Production has officially begun on The Dark Tower, the long-developing adaptation of Stephen King’s beloved dark fantasy-western novel series. In addition to Matthew McConaughey as the enigmatic antagonist The Man in Black, the project has cast Jackie Earle Haley in the role of another key villain from the series — one who doesn’t show up until the fifth book, Wolves of the Calla.
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The original story of Stephen King’s The Mist didn’t lend itself to a serialized format (technically, neither did Under the Dome), but that isn’t going to stop Spike from trying. The network has officially greenlit a series adaptation of the King horror novella, eying ten episodes for 2017.
One of the trickiest roles to cast in an adaptation of Stephen King’s The Dark Tower is that of Jake Chambers, the young boy who meets Roland Deschain during his journey in the first novel and becomes a key figure in the gunslinger’s story — not just once, but twice. He’s an incredibly vital member of the story, but given his age (11), the length of the series, and the impossibility of keeping a kid from growing up, Jake is easily the most difficult role to fill. But director Nikolaj Arcel has done it anyway, casting a relative newcomer in the long-awaited adaptation.
A few years ago, former Breaking Bad star Aaron Paul tweeted that playing Eddie Dean in an adaptation of Stephen King’s The Dark Tower was a “huge” dream of his. It looks like he might get his wish, as the actor is rumored for the role of Eddie in Nikolaj Arcel’s film based on the epic fantasy book series. Although the casting remains a rumor (for now) Paul’s tweets are really getting our hopes up.
The Dark Tower opening in January felt like a bad sign, given that the first month of the year is typically a dumping ground for less-promising films. Inspiring a healthy bit of optimism, Sony has pushed the release back a month to February 2017, while also shifting dates for similarly long-gestating films Bad Boys 3 and Barbie — the latter of which remains without a director, so we’ll see how long that release date sticks.
While Cary Fukunaga’s adaptation of Stephen King’s sprawling horror epic It has now joined the list of great films that might have been, New Line hasn’t entirely ditched the plans set out by the former True Detective director. The studio is still planning on adapting the novel into two films, with the first focusing on the characters as children and the second following them as adults. And though we still mourn what Fukunaga’s version could have been, take solace in knowing that New Line is at least targeting an R rating.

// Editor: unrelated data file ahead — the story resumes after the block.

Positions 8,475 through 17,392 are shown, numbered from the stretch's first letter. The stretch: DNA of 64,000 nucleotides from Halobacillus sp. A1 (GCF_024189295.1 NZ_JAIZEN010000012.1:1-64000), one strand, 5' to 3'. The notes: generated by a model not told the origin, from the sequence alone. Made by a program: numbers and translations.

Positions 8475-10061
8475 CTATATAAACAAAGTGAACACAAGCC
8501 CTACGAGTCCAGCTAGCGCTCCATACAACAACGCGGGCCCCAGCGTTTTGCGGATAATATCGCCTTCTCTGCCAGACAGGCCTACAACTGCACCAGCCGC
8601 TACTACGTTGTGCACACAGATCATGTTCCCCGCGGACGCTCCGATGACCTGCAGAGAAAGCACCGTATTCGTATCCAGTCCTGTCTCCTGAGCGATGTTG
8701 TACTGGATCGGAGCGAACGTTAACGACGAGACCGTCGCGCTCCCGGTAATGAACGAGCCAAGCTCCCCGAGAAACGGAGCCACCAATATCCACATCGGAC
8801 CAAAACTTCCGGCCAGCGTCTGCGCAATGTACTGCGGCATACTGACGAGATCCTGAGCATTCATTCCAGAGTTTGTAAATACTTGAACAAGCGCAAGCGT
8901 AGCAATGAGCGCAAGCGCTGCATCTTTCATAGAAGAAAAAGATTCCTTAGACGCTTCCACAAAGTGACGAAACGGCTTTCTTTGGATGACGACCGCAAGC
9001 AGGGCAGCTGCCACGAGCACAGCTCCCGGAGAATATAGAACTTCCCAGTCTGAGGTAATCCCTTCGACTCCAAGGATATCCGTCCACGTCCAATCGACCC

And in other Stephen King news…The Dark Tower isn’t the only ambitious and sprawling adaptation that’s been in development for ages. A film based on King’s post-apocalyptic epic The Stand has also been in the works for some time, with The Fault in Our Stars director (and King super-fan) Josh Boone on board to write and direct, and while Warner Bros. and Boone were close to figuring out the best approach for the project, the rights lapsed and Boone moved on to another King adaptation: Revival. The Stand may not be dead (yet), but it is definitely on hold, according to producer Roy Lee.
After years of development, The Dark Tower film based on Stephen King’s series of novels is finally heading to the big screen, with Idris Elba in the role of gunslinger Roland Deschain and Matthew McConaughey as the villainous Man in Black. Today brings another interesting addition to the cast, as Mad Max: Fury Road star Abbey Lee has joined the ambitious, long-developing project…but the description of her role will have Dark Tower fans seriously scratching their heads.
Just last week we learned that the long-developing adaptation of The Stand has been delayed (again), but director Josh Boone just couldn’t wait any longer to adapt a Stephen King story, so he’s set his sights on Revival. And it looks as though he’s wasting absolutely zero time in getting the sci-fi horror flick into production, as Samuel L. Jackson is reportedly in talks for one of the leading roles.
We’re getting close to the premiere of Hulu’s James Franco / J.J. Abrams / Stephen King thriller 11.22.63, early buzz of which has been pretty strong. You can see for yourself in the first clip, as Franco learns of the deep mystery surrounding Lee Harvey Oswald and JFK’s assassination, as outlined by Chris Cooper. It’s like time-travel Mad Libs!